First-year students on US campuses are experiencing record levels of stress, according to a study showing increasing financial and academic pressures on young people entering university.
The University of California Los Angeles (UCLA) study, which surveyed 200,000 students entering their freshman year on American campuses last year, was released Thursday and found that just under 52 percent reported their emotional health was very good or "above average."
That figure represents a major decline from 1985, the first year of the self-ratings survey, when nearly two-thirds of incoming freshmen placed themselves in those categories. It's also a decline of 3.4 percentage points from 2009.
Female freshmen were more likely than their male peers to report feeling stressed. The UCLA researchers said just under 46 percent of females ranked their emotional health as very good, compared to 59 percent of males.
Women were more than twice as likely to frequently feel "overwhelmed by all I had to do" as high school seniors preparing for their first year of university.
"Stress is a major concern when dealing with college students," said John Pryor, lead author of the report.
"If students are arriving in college already overwhelmed and with lower reserves of emotional health, faculty, deans and administrators should expect to see more consequences of stress, such as higher levels of poor judgment around time management, alcohol consumption and academic motivation."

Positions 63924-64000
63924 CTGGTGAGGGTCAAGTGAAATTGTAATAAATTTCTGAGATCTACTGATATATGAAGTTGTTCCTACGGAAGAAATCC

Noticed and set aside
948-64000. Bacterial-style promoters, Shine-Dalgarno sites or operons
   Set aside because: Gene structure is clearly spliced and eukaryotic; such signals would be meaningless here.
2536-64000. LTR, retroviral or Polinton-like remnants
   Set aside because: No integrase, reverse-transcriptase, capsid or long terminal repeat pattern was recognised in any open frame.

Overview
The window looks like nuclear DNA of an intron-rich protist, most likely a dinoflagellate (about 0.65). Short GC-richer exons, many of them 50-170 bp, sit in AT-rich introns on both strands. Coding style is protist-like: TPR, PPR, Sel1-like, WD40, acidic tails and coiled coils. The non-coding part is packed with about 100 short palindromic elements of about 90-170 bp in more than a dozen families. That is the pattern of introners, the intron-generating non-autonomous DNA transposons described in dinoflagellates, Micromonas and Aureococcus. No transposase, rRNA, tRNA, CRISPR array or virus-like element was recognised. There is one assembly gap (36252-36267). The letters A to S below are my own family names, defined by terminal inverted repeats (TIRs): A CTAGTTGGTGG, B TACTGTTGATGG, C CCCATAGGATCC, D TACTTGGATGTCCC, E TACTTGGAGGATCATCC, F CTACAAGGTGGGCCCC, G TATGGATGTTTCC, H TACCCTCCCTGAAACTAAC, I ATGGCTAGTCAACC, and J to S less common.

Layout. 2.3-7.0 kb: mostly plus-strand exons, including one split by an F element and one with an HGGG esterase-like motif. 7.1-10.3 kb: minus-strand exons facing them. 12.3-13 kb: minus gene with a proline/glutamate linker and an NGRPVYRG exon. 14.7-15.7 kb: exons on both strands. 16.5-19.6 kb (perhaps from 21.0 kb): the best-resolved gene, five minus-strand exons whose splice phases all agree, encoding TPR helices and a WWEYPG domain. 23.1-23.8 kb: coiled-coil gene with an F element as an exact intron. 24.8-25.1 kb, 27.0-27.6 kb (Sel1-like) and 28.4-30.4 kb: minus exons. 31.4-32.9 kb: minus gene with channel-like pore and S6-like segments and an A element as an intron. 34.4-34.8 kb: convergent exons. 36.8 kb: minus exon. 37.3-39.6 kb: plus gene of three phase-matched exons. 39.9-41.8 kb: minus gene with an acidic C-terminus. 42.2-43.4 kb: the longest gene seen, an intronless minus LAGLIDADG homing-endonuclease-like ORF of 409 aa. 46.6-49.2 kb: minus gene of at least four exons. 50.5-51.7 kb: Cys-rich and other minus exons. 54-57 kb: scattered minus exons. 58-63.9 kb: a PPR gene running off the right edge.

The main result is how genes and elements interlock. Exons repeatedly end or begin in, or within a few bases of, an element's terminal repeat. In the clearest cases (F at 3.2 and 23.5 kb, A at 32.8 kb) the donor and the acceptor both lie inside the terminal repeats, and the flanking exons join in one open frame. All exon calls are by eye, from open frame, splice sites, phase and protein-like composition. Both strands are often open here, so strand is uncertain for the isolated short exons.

America's economic crisis adds to the stress, according to the study, which said 53 percent of students rely on loans to help pay for college. In addition, nearly three-quarters of students reported receiving grants and scholarships, representing a nine-year high.
"The increasing cost of higher education poses a significant barrier to college access for today's students," said Sylvia Hurtado, co-author of the report.
"Students and families are now charged with the task of becoming more resourceful and strategic in finding new and creative ways to pay for college," she added.
Parents of students are also more likely to be unemployed: nearly five percent said their father was out out of work -- a record high; and the rate of unemployed mothers, nearing nine percent, continued to increase.
Economic concerns seem to have influenced students' political views. Nearly two-thirds of students said wealthy people should pay more taxes, compared to just half of the students surveyed in 2002.